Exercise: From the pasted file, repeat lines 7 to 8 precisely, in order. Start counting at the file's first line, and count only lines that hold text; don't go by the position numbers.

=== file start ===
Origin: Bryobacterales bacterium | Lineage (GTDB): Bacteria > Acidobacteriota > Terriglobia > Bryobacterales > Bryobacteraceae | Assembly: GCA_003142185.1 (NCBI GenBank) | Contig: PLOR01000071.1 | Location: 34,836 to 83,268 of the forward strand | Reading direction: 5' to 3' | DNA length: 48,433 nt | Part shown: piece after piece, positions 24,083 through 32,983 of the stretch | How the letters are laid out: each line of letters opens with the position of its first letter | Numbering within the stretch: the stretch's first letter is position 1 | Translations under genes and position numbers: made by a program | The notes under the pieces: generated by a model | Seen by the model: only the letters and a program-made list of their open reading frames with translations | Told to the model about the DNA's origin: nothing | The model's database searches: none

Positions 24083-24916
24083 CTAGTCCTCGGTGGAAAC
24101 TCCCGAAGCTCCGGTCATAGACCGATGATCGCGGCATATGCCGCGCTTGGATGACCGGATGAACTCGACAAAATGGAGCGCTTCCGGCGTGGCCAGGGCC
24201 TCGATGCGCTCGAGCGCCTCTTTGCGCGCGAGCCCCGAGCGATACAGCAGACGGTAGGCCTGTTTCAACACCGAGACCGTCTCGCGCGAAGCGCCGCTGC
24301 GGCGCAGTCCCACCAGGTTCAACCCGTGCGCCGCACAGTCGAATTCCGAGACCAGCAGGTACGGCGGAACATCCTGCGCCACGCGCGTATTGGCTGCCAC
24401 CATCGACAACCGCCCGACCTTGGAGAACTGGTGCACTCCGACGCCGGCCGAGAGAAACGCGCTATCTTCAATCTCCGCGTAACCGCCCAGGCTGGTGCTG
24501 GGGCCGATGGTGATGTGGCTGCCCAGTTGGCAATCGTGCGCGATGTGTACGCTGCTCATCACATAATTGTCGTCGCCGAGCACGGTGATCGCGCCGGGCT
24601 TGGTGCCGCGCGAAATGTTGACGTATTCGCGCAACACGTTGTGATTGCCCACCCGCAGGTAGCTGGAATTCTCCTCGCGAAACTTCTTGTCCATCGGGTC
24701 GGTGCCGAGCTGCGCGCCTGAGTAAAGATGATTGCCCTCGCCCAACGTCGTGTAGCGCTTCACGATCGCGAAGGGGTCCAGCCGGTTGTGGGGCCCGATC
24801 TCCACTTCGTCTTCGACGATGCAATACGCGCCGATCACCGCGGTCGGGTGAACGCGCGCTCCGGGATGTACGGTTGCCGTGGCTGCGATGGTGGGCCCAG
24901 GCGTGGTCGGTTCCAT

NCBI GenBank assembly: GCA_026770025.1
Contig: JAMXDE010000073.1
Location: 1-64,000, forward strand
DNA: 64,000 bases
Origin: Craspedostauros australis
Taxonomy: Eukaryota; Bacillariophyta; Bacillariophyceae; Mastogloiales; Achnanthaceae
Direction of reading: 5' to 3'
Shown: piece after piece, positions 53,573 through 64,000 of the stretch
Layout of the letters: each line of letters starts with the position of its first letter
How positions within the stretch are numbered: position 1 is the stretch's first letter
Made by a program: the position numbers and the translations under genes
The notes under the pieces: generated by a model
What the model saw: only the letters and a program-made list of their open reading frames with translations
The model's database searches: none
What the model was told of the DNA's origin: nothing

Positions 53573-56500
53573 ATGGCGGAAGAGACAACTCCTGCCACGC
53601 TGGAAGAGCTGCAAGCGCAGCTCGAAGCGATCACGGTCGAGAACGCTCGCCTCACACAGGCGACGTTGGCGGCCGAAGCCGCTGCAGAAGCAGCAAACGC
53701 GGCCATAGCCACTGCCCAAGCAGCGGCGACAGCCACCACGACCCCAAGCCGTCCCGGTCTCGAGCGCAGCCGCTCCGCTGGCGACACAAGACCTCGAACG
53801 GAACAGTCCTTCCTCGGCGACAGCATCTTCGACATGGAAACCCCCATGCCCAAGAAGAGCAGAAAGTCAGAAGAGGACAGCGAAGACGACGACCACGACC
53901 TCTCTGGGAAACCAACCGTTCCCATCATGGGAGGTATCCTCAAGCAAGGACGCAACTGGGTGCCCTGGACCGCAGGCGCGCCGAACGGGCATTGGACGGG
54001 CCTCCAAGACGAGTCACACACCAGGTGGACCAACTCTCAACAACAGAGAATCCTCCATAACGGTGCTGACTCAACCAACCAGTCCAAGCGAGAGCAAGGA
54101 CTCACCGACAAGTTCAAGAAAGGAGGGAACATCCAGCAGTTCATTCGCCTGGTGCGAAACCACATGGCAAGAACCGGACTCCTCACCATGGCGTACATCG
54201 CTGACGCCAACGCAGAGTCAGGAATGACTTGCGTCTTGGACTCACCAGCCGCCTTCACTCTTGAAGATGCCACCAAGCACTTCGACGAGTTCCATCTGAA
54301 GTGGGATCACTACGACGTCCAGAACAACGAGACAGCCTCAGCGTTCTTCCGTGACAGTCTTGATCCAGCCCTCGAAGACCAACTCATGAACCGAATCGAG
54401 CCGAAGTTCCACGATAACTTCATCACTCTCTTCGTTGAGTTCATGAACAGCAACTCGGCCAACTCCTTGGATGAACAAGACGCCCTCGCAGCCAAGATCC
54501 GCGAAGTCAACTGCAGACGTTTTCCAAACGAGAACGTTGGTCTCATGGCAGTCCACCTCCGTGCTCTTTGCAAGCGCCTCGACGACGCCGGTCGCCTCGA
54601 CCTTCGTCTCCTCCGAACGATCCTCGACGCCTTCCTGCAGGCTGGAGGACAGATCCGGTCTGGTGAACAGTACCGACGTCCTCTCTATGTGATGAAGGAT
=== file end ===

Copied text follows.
24401 CATCGACAACCGCCCGACCTTGGAGAACTGGTGCACTCCGACGCCGGCCGAGAGAAACGCGCTATCTTCAATCTCCGCGTAACCGCCCAGGCTGGTGCTG
24501 GGGCCGATGGTGATGTGGCTGCCCAGTTGGCAATCGTGCGCGATGTGTACGCTGCTCATCACATAATTGTCGTCGCCGAGCACGGTGATCGCGCCGGGCT